TRIGAL-BAILA MI RUMBA.
Trigal-Baila Mi Rumba.
Label: Pharaway Sounds.
When Trigal signed to Belter Records in 1975, this was the start of a musical adventure that would last five years and see the band release two albums and four singles. They featured Trigal’s unique and inimitable fusion of gypsy rumba-funk and flamenco pop, which found favour with audiences the length and breadth of Spain. Especially between 1976 and 1977, which was Trigal’s “classic period.” Sadly, though, nothing lasts forever.
By 1980,Trigal decided to call time on their career, as their popularity was declining. The Trigal story may have been over but the trio had made their mark on Spanish music. Now thirty-seven years later a new Trigal compilation Baila Mi Rumba has been released by Pharaway Sounds, an imprint of Guerssen Records. It’s a reminder of Trigal at the peak of their powers during the second half of the seventies.
Although Trigal signed to Belter Records in 1975, the bands roots can be traced to 1961. That was when seventeen year old Antonio ‘Tony’ Carmona Martínez started work as a technician for Radio de Nacional Espana, in Malaga. When he wasn’t working at the radio station, Antonio ‘Tony’ Carmona Martínez became involved with various local bands. For the teenager, he was doing what he loved.
Antonio ‘Tony’ Carmona Martínez had learnt to play the guitar when he was eight, and since then, had been passionate about music. Even then, there was an inevitability that Antonio ‘Tony’ Carmona Martínez would embark upon a career as a musician.
When he did, it was with Los Tres Del Sur, a trio that featured Maria Victoria ‘Vicky’ Cabrera and Rafael Romero. Los Tres Del Sur were influenced by Los Guacamayos, Los Panhcos and Los 3 Sudamericanos, and their set list usually featured a variety of Latin classics. This proved popular when Los Tres Del Sur took to the stage at venues on the Costa Del Sol during the summer holidays. This was where Los Tres Del Sur spent the first few years of their career, gaining experience and honing their sound. By the late-sixties, Los Tres Del Sur decided to leave the Costa Del Sol behind.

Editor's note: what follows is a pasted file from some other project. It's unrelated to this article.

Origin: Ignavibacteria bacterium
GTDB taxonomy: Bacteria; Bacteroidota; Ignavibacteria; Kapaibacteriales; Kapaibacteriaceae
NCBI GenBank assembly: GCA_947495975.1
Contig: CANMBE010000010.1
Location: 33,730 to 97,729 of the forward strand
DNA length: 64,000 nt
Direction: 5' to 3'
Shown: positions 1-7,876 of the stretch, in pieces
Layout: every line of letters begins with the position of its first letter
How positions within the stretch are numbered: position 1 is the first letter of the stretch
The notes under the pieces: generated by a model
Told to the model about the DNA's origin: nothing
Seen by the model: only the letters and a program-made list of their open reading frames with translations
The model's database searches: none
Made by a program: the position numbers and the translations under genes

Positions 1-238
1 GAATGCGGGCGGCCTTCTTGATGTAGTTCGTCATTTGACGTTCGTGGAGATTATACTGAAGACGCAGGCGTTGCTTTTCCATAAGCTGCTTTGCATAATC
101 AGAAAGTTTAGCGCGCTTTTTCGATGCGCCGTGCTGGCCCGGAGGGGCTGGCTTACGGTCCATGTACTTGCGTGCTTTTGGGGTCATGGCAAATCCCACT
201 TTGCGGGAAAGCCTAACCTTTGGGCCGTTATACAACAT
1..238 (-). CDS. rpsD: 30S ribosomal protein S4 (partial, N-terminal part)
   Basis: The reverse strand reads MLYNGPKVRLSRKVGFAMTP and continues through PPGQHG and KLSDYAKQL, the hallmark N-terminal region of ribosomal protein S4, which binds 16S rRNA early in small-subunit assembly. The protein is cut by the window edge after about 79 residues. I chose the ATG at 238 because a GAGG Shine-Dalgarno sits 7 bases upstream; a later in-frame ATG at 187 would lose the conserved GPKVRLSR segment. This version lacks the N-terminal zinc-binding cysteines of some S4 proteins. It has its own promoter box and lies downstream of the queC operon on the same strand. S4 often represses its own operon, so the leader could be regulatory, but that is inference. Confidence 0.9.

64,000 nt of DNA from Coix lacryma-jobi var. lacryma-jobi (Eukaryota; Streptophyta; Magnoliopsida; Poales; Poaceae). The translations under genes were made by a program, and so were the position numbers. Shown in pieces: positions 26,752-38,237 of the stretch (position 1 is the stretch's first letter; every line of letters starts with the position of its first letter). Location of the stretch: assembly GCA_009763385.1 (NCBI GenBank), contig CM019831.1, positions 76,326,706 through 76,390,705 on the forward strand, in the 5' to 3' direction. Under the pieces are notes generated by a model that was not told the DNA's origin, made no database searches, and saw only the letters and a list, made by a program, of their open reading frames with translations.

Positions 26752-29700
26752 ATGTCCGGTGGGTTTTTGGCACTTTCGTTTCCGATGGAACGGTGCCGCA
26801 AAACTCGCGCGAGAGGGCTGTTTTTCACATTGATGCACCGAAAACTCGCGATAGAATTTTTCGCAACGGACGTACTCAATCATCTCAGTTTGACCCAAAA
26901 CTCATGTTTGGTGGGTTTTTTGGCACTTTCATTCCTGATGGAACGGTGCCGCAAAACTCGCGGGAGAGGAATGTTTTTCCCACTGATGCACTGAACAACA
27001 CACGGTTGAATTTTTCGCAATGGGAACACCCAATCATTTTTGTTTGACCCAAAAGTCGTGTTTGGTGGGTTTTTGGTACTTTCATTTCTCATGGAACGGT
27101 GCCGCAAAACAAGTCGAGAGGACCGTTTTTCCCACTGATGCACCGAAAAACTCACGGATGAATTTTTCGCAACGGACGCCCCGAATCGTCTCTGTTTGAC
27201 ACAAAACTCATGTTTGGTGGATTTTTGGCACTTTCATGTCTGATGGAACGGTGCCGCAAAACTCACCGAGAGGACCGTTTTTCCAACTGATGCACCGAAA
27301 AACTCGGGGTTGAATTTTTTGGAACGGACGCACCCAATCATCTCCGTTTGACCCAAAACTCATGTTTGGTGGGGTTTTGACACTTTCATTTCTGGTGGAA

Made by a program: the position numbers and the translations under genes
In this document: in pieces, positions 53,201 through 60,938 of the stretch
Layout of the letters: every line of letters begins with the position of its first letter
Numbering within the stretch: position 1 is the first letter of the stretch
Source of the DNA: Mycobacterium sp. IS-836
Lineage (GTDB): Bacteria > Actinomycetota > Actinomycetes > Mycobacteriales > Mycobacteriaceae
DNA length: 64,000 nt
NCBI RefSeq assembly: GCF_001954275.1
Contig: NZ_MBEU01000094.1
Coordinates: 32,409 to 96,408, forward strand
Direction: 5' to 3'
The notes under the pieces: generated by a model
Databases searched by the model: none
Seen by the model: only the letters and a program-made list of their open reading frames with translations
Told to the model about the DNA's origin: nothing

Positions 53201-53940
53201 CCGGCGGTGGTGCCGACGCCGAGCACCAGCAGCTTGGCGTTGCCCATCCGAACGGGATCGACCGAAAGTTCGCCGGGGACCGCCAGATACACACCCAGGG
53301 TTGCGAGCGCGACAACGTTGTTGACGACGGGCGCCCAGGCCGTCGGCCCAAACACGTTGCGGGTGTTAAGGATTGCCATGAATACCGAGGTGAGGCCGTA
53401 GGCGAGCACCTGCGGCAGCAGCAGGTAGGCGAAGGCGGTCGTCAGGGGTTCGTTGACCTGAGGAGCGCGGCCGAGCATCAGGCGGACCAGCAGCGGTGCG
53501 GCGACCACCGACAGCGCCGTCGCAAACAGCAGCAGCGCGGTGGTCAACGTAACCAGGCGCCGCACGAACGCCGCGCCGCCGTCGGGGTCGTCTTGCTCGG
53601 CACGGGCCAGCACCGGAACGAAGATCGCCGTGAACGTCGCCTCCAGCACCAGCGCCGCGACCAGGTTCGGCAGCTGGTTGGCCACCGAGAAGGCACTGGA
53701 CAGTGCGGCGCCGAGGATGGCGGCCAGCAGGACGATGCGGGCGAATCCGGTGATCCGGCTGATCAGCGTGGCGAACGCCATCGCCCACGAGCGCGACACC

They were one of a number of acts who were hired to play on US military airbases. For the next three years, Los Tres Del Sur travelled the length and breadth of America, and played wherever American troops were stationed. This resulted in Los Tres Del Sur performing in Cuba and Jamaica. For Los Tres Del Sur this was valuable experience and they became a better band.
In 1972, Los Tres Del Sur returned home having completed their three-year contact. When they returned to Malaga, Antonio ‘Tony’ Carmona Martínez and Maria Victoria ‘Vicky’ Cabrera who were by then a couple, decided to marry. Not long after this, Rafael Romero left Los Tres Del Sur.
This could’ve been a potential disaster for Los Tres Del Sur, who were by then an experienced band. Fortunately, Los Tres Del Sur found a more than suitable and experienced replacement for Rafael Romero. Guitarist Manuel Gallego Carretero Carter was only twenty-four, but had a wealth of musical experience in the Spanish music scene. He was also regarded as a virtuoso guitarist and would add a new dimension to Los Tres Del Sur.
Los Tres Del Sur’s new lineup now featured Antonio ‘Tony’ Carmona Martínez, Maria Victoria ‘Vicky’ Cabrera and Manuel Gallego Carretero Carter. They spent the next three years playing live and building their fan-base. This paid off, and in 1975 Juan Barcons ‘Jaobim’ the founder of Belter Records offered the trio a recording contract. There was one caveat though, and that was that the group change their name. The three members of Los Tres Del Sur agreed, and Trigal was born in 1975.
Having signed to Belter Records, Trigal were now rubbing shoulders with some of the biggest names in Spanish music. This included Rhumba Tres, and would later, cover some of their songs. That was still to come.
Before long, Trigal was introduced to the man who would play an important part in their sound and success, Ramon Farran. He was thirty-six and vastly experienced, having spent twenty years working in the Spanish music industry.